The method is unique in carrying out the reaction of the
sample with DPPH in methanol/water, which facilitates the
extraction of antioxidant compounds from the sample.
Determination of antioxidant activity of various types of

foods using DPPH is comparable to other methods. Antioxidant analysis by other methods may be limited to those
compounds soluble in the selected solvents. The advantage of
this method is that DPPH is allowed to react with the whole
sample and sufficient time given in the method allows DPPH
to react slowly even with weak antioxidants (Prakash 2001).
DPPH method may be utilized in aqueous and nonpolar
organic solvents and can be used to examine both
hydrophilic and lipophilic antioxidants (Prior et al. 2005).
DPPH assay is considered a valid accurate, easy and
economic method to evaluate radical scavenging activity of
antioxidants, since the radical compound is stable and need
not be generated. Sanchez-Moreno et al. (1998, 1999a, b)
proposed a new methodology for the evaluation of
antiradical efficiency towards DPPH, which is advantageous over other methods. It considers not only the
antioxidant concentration but also the reaction time of
scavenging reaction to reach the plateau. The results are
highly reproducible and comparable to other free radical
scavenging methods Gil et al. 2000). The antioxidant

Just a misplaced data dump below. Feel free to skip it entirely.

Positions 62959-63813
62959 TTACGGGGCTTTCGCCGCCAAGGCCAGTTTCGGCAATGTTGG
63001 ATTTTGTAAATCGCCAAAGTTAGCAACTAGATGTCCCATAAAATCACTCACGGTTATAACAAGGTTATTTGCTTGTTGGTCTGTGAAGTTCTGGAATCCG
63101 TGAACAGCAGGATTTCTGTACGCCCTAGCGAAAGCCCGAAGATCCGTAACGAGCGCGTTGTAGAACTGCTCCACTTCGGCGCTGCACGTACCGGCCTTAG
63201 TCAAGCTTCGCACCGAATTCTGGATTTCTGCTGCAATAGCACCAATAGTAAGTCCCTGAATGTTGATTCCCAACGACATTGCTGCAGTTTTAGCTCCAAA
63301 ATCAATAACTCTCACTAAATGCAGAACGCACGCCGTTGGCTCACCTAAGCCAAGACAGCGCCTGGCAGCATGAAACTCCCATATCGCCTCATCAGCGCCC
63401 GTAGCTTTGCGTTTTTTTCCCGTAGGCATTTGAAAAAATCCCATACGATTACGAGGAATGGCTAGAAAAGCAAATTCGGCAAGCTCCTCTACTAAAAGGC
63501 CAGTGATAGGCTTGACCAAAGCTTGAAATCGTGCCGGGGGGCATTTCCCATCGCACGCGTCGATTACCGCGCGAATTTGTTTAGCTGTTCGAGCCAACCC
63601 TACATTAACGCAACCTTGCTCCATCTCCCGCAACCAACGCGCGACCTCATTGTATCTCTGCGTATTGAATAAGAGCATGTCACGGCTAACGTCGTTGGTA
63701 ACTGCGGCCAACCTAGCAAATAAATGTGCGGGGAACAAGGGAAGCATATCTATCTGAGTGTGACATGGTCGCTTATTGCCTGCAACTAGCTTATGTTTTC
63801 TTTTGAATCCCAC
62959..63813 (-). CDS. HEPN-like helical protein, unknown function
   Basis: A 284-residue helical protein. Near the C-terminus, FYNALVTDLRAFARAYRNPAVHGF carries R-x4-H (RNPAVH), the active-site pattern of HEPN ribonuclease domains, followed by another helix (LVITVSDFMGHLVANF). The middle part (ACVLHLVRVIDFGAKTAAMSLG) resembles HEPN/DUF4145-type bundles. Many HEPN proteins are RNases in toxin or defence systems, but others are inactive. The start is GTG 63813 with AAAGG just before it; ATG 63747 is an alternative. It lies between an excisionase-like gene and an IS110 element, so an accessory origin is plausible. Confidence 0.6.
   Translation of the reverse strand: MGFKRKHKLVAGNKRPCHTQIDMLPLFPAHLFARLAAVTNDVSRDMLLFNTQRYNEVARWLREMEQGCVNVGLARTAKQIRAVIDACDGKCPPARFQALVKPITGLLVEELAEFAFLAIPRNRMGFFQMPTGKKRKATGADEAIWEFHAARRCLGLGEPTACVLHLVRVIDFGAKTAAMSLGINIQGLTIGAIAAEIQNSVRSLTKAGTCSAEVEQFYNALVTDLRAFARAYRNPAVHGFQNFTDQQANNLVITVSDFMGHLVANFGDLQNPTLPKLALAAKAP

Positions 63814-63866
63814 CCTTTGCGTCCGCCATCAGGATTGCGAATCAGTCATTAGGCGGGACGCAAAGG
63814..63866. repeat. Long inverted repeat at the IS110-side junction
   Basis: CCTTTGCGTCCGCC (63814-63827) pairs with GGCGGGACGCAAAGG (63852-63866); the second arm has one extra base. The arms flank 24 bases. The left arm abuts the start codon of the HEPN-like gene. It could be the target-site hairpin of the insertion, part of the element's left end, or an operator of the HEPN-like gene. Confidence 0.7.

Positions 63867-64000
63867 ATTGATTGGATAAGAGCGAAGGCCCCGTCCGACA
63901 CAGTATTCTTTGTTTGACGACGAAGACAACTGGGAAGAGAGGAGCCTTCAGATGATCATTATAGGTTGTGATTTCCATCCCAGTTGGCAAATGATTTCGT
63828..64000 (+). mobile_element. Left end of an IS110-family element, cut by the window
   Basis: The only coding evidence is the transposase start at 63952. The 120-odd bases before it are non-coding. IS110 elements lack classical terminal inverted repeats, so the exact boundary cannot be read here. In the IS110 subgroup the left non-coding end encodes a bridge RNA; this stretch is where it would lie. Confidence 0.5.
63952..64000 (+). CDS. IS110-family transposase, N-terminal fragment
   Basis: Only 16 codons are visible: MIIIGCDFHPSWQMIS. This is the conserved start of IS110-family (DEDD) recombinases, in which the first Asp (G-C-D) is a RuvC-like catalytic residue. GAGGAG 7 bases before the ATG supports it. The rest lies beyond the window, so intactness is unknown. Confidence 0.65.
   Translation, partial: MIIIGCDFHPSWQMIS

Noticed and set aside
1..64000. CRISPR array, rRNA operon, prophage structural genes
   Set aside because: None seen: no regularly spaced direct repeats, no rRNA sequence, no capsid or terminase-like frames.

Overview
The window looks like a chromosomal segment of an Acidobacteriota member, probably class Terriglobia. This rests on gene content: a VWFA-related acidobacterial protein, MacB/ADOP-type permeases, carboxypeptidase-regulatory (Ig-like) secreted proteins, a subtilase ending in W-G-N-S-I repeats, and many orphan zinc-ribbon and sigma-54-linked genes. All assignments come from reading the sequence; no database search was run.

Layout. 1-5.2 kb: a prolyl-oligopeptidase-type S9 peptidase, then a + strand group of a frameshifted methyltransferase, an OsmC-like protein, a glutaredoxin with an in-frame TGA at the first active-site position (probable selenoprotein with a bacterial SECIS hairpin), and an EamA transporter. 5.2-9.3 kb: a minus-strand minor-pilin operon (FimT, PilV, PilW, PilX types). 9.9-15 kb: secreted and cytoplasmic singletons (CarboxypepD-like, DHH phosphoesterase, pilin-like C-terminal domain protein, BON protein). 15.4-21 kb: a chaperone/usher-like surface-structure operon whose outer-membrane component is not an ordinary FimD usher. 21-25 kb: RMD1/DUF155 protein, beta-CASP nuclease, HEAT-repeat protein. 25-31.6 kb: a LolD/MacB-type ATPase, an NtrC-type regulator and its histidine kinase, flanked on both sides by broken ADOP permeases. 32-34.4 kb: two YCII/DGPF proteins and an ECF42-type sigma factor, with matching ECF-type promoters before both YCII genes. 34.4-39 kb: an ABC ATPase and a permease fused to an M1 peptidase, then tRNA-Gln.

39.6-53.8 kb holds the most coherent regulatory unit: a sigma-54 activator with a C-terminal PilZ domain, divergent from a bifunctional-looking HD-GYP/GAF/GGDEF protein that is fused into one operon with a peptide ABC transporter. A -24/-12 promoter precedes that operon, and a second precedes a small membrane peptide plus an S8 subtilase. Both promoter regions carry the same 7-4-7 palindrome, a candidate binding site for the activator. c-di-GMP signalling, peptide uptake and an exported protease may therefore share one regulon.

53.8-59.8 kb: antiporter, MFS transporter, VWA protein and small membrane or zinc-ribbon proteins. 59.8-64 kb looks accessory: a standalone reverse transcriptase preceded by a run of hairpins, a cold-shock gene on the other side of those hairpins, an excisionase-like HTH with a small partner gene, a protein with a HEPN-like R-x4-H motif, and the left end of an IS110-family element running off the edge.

efficiency is measured at ambient temperature so that the
risk of thermal degradation of the molecules tested is
eliminated (Bondet et al. 1997). In optothermal window
mode, the method can also be utilized for the evaluation of
antioxidant efficiency of the compounds, which form
opaque solution. It can also be used for online monitoring
of changes in food containing natural antioxidants.
This method is limited because DPPH radical interacts
with other radicals and the time response curve to reach the
steady state is not linear with different ratios of antioxidant/
DPPH (Brand-Williams et al. 1995; Sanchez-Moreno et al.
1998). DPPH is sensitive to some Lewis bases and solvent
types as well as oxygen (Ancerewicz et al. 1998). DPPH
can only be soluble in organic solvent and the interference
of absorbance from the sample compounds could be a
problem for the quantitative analysis (Arnao 2000). The
absorbance of DPPH in methanol and acetone decreases
under light (Min 1998). DPPH method has limitations in
reflecting the partitioning of antioxidants in the emulsion
systems and is not useful for measuring the antioxidant
activity of plasma, because proteins are precipitated in the
alcoholic reaction medium.


J Food Sci Technol (JulyAugust 2011) 48(4):412422

Original method
The DPPH method was introduced by Marsden Blois
(1958), using cysteine as model antioxidant. Representing
the DPPH radical by Z and the cysteine molecule by RSH,